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Tech Workers Coalition - Bangalore
Tech Workers Coalition - Bangalore

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Labour Movement in India - Part II

History helps us identify the root causes of some of the challenges that still remain central to labor unions today. The following section summarizes some of the challenges that affect my approach towards designing for organizing :

Politics
Divisions in politics has led to a division in the worker movement. Close affiliations to political parties create fear that party interests will overpower worker interests, or subordinates these interests towards party goals. Political parties are known to take advantage of unions to fulfill their agendas. While union leaders maintain that worker interests are a priority, incompatibility between the long-term national interests pursued by a party and the immediate economic and welfare objectives expected to be pursued by unions appears inevitable. The willingness and ability of a trade union's leaders to serve the principal union objectives are thus determined by a complicated balance of forces between the party and the union (Sheth 1968).

Middle-Class Perceptions
Class, religious and caste-based differences, aggressive approaches to organizing and the nature of work are some of the reasons which have led to a perception that unionization and strikes are a blue-collar activity (Punekar 2015). Such activities are seen as harming the professional identity of the worker, carefully constructed through their careers (Noronha and D’Cruz 2015) Contrary to popular belief, white-collar employees, supervisors and managers have been organized by the trade unions, in and not limited to the banking, insurance and petroleum industries (Anand, Ranjan, and Jha 2014). It is argued that to shift these perceptions, unions must focus on organizing previously unorganized sectors like the IT industry (Shyam Sundar 2006) and take on new social roles.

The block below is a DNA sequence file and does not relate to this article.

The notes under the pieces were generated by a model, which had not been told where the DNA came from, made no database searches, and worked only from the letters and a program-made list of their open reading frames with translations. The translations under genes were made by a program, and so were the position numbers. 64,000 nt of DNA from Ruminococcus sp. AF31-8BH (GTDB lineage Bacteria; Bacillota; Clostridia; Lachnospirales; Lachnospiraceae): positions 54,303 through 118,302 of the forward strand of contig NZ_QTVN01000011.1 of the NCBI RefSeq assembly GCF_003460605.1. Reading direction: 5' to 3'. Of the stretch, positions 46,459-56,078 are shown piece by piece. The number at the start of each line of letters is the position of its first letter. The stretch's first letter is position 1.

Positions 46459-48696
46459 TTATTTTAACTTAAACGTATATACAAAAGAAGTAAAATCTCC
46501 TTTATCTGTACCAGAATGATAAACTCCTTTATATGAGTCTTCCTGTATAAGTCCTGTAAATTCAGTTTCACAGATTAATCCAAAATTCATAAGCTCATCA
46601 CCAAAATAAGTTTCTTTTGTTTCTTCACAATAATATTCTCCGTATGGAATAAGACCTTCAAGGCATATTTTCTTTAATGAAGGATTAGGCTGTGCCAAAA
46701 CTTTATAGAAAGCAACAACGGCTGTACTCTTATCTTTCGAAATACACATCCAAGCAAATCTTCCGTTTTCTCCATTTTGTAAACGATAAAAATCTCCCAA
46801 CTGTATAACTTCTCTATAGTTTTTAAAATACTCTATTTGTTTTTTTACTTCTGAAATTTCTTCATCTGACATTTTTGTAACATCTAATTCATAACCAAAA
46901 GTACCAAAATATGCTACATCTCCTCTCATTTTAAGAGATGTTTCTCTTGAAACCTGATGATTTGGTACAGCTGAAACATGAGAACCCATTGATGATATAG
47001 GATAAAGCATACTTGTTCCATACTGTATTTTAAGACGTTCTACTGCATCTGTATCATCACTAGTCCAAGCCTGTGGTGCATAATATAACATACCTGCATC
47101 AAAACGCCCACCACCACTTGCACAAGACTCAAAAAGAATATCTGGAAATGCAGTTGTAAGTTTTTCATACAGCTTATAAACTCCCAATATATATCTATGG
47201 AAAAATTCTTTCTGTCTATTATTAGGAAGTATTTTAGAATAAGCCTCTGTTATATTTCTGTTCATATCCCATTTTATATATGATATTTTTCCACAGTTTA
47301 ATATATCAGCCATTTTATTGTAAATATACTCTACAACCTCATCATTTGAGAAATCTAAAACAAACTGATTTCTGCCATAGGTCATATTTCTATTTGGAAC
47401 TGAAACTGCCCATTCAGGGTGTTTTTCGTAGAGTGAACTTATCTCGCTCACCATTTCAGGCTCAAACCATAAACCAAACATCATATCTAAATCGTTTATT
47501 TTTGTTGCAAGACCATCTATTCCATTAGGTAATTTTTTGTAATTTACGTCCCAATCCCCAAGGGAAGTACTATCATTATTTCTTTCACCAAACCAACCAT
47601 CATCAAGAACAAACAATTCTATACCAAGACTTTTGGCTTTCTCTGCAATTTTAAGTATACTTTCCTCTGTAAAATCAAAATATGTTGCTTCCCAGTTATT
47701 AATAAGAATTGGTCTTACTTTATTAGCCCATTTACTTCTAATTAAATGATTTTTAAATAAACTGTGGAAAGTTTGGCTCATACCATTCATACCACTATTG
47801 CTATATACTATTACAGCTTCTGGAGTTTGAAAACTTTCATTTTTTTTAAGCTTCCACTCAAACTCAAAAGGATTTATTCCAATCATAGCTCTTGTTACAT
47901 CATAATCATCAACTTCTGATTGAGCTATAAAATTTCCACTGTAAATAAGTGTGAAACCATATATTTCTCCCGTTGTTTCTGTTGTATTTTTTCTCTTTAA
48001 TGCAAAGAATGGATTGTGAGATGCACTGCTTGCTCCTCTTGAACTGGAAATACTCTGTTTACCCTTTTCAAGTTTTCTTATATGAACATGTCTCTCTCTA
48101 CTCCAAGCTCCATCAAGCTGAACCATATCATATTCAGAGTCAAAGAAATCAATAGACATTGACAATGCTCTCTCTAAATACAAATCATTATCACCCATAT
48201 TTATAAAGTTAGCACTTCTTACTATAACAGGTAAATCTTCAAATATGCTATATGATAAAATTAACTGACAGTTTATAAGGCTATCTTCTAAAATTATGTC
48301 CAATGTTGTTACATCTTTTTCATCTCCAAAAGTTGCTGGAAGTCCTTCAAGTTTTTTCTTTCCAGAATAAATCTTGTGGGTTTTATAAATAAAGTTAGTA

Leadership
Worker movements in India have been led by non-workers with no experience in the industrial process. Leaders tend to be authoritarian or autocratic, unconcerned about daily worker entered problems (Gupta and Sharan 2004). However, the legal framework of industrial relations in India makes it almost inevitable for trade unions to be led by non-workers. Sheth says that outside leadership will be necessary for Indian trade unions as long as industrial relations are characterized by government interventions at every stage and workers themselves lack the necessary educational and legal equipment to protect and promote their interests (Sheth 1968). There is a need for activist centered unions, where workers can perform the role of activists, rather than having an outsider represent their interests (Gupta and Sharan 2004).

State & Industry Relations
Unions have been historically dependent on the State for various interventions in industrial relations. However, in the liberalization era, the State is on the side of the capital (Anand, Ranjan, and Jha 2014). There have been continued interventions from the State that benefit employers at the cost of employee rights and well being. The IT/ITeS industry is exempted from the Standing Orders Act in Karnataka is further evidence of the fact (Srivatsa 2019). The establishment of NASSCOM as a body representing the employer's interests has proved to be quite detrimental to employee interests. Jyoti highlights in his book, Dot Comprador, how NASSCOM misuses its power, firstly, by not acknowledging policies related to long term industry development and policies pushed for private gain over broader interests of the country (Saraswati 2012). Unions in the IT/ITeS sector are necessary to check unfettered power in the hands of capital.